Grinders are one of the keys to exceptional espresso. Discuss them here.
Jim's enlightening lesson on grinder burrs was buried in the Bench's Versalab M3 thread. I have copied it below for easier reference.
another_jim wrote:The M3 has arrived at its new temporary home, a person whose tasting and grinder tweaking acumen I trust far more than my own. With luck, we'll get a more authoritative tasting report than I can provide.
I completed my taste tests using SOs. Although my subjective impression was that the M3 stood out more in this area than with regular espresso blends, my scores were completely in-line with those posted on my taste report.
And that brings me to the subject of the post.
I took the grinder apart prior to shipping it. I wanted to check how much grinds it retained, and what their condition was. The inspection confirmed Versalab's claims about grounds retention -- I swept the lot into a container, and it was less than what stays behind in my doser after I sweep it out, maybe 3 to 4 beans worth of ground coffee. It was hard to tell from their condition how cool the grinder is running. However, the grounds seemed brown and dry, rather than the black, oily double shot's worth of compressed grinds I find when cleaning the Mini's chamber.
As I was doing this, I chanced to look at the way the conical burrs were spaced. First I looked at the upper burrs with the lower ones removed:
Hmm, I thought, the outer conical burr is really far back. So I mounted the lower (inner) conical burr, and could still see a lot of daylight.
If you look at the left side, you'll see the amount of clearance. In fact, you can toss through the coffee beans ...
... and they emerge completely unscathed. A little testing confirmed it, the conical burrs are too widely spaced to affect the beans if the flat burr is not in place.
On the other hand, trying to grind coffee without the inner conical mounted turns into a failure too, the beans simply won't enter the flat burr set, which is too narrowly spaced to admit a whole bean. I tried to examined the beans mid-grind (with the grinder properly assembled) trying to disassemble it so the beans being ground remained in position. I made a mess of it and wasn't able to get good photos. It does appear that the conical burrs augur the beans down against the flat burr entrance, where they get crushed against one another, and the metal walls, into pebble size.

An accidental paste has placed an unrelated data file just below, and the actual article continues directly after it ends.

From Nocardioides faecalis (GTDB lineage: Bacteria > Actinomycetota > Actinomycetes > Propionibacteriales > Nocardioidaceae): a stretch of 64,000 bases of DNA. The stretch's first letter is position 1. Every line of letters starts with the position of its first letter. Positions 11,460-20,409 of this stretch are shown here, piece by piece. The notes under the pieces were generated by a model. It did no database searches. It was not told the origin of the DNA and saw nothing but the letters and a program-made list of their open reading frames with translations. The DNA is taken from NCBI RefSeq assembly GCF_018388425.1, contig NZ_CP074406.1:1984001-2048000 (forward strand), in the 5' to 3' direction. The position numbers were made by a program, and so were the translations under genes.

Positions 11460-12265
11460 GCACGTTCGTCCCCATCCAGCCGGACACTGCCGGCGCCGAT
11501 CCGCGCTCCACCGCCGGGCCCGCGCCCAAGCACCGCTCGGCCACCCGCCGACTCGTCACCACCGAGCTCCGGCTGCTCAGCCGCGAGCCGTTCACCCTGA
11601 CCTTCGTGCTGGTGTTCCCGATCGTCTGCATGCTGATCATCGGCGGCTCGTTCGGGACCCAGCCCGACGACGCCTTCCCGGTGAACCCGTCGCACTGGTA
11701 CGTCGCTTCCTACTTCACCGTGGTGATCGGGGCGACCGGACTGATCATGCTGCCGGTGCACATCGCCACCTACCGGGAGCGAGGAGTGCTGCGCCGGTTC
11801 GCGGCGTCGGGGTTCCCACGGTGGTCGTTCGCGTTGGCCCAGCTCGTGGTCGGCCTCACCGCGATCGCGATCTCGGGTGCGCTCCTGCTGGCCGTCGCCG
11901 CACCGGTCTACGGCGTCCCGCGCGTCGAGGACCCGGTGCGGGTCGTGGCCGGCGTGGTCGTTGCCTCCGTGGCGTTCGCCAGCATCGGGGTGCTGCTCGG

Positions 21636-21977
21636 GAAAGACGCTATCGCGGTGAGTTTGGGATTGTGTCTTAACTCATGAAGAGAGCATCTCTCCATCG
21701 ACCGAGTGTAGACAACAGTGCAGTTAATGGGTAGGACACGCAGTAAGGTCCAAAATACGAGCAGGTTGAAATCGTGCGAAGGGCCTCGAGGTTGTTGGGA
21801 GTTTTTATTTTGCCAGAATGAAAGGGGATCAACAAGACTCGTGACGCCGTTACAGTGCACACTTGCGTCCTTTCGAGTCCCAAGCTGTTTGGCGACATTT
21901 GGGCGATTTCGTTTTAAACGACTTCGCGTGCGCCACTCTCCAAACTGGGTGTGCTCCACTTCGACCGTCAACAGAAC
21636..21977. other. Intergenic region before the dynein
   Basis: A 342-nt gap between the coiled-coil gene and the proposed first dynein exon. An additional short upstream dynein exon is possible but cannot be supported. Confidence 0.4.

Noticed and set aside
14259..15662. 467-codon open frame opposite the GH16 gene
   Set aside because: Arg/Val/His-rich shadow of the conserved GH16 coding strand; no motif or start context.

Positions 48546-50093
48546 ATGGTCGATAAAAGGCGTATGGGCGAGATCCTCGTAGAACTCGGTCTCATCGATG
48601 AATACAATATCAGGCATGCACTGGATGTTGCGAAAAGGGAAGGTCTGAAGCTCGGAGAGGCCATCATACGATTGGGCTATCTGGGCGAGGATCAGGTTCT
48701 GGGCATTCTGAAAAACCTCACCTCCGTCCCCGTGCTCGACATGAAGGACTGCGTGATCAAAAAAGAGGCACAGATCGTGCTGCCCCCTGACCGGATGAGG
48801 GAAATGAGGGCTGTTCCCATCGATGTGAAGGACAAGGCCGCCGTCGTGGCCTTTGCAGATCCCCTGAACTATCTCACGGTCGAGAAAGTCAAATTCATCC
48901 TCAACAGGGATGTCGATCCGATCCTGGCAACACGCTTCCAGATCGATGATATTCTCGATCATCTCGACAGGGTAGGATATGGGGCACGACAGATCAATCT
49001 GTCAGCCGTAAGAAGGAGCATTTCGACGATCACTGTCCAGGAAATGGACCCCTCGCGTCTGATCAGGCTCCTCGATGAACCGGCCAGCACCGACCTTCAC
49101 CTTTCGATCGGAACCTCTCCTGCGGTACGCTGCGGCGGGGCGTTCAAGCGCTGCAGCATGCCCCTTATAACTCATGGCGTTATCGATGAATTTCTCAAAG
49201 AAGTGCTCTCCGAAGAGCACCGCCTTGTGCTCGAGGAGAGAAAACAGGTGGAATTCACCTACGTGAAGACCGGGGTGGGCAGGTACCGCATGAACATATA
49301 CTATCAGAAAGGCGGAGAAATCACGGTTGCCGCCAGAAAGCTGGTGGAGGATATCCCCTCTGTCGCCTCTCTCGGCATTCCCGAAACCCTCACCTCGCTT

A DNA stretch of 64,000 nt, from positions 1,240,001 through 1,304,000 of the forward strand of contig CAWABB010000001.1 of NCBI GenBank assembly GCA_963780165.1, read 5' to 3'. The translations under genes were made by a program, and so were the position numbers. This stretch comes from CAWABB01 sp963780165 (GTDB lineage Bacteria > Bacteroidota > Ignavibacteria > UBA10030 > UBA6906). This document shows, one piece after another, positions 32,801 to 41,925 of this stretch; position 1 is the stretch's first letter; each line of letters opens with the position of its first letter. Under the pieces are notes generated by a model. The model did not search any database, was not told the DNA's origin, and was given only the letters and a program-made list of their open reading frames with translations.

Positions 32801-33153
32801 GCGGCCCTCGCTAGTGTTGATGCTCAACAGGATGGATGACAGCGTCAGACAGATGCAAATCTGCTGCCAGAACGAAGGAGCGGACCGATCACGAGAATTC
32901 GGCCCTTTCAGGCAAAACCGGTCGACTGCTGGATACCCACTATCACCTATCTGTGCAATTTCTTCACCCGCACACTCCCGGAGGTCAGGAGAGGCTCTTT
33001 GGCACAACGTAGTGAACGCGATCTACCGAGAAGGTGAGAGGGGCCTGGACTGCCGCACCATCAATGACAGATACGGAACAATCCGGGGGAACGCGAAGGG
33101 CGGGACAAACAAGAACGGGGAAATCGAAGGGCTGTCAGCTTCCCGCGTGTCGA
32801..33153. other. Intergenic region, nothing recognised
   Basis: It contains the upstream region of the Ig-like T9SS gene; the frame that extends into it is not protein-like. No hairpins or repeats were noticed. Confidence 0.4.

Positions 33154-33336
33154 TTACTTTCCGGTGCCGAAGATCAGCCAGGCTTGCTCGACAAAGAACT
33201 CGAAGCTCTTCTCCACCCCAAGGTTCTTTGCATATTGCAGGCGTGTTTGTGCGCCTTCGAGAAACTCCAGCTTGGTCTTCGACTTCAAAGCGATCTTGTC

Schomer has written a lot about conical grinding and its wonders, especially in connection with this burr-set. Most of this appears to be complete nonsense. Basically, grinders force the beans into a more and more constricted space, so they break into finer and finer particles. The burrs don't do much cutting, they are merely paddles that criss-cross like scissors, pushing the bean fragments into the tighter space.
Here's a schematic cross-section for flat burrs:
The typical burr grinder has three angles where the bean breaking, coarse and fine grinding respectively occur. As the burrs are put together, these angles create a progressively constricted space the beans are forced into. At the outer diameter, the grindstones are perfectly parallel for the final grind to a powder.
Now, armed with this mental schema, lets look at the DRM/M3 burrs and the Mini Mazzer burrs (standing in for all flat burr configurations):
Looking at the Mini burrs, you can see the three zones very clearly, in the breaking zone (marked by green shading) the burrs are widely spaced. as one transitions to the coarse grind zone (blue shading), the burrs become tightly spaced, creating a narrow channel for the grinds, the final fine grind stage (red shading) is a very narrow outer perimeter.
Now over to the DRM flat burr. The fine grind area is equally narrow. But there's no bean breaking area, and the coarse grind area is huge in comparison to the mini's. So where's the green bean breaking area? That's where the conical burrs come in. They force the beans into the flat burrs, breaking them as they enter.
In other words, the only thing the conical burrs do on this grinder is allow the flat burr to have a much enlarged coarse grinding area. Whether and how this contributes to an improved grind is anyone's guess.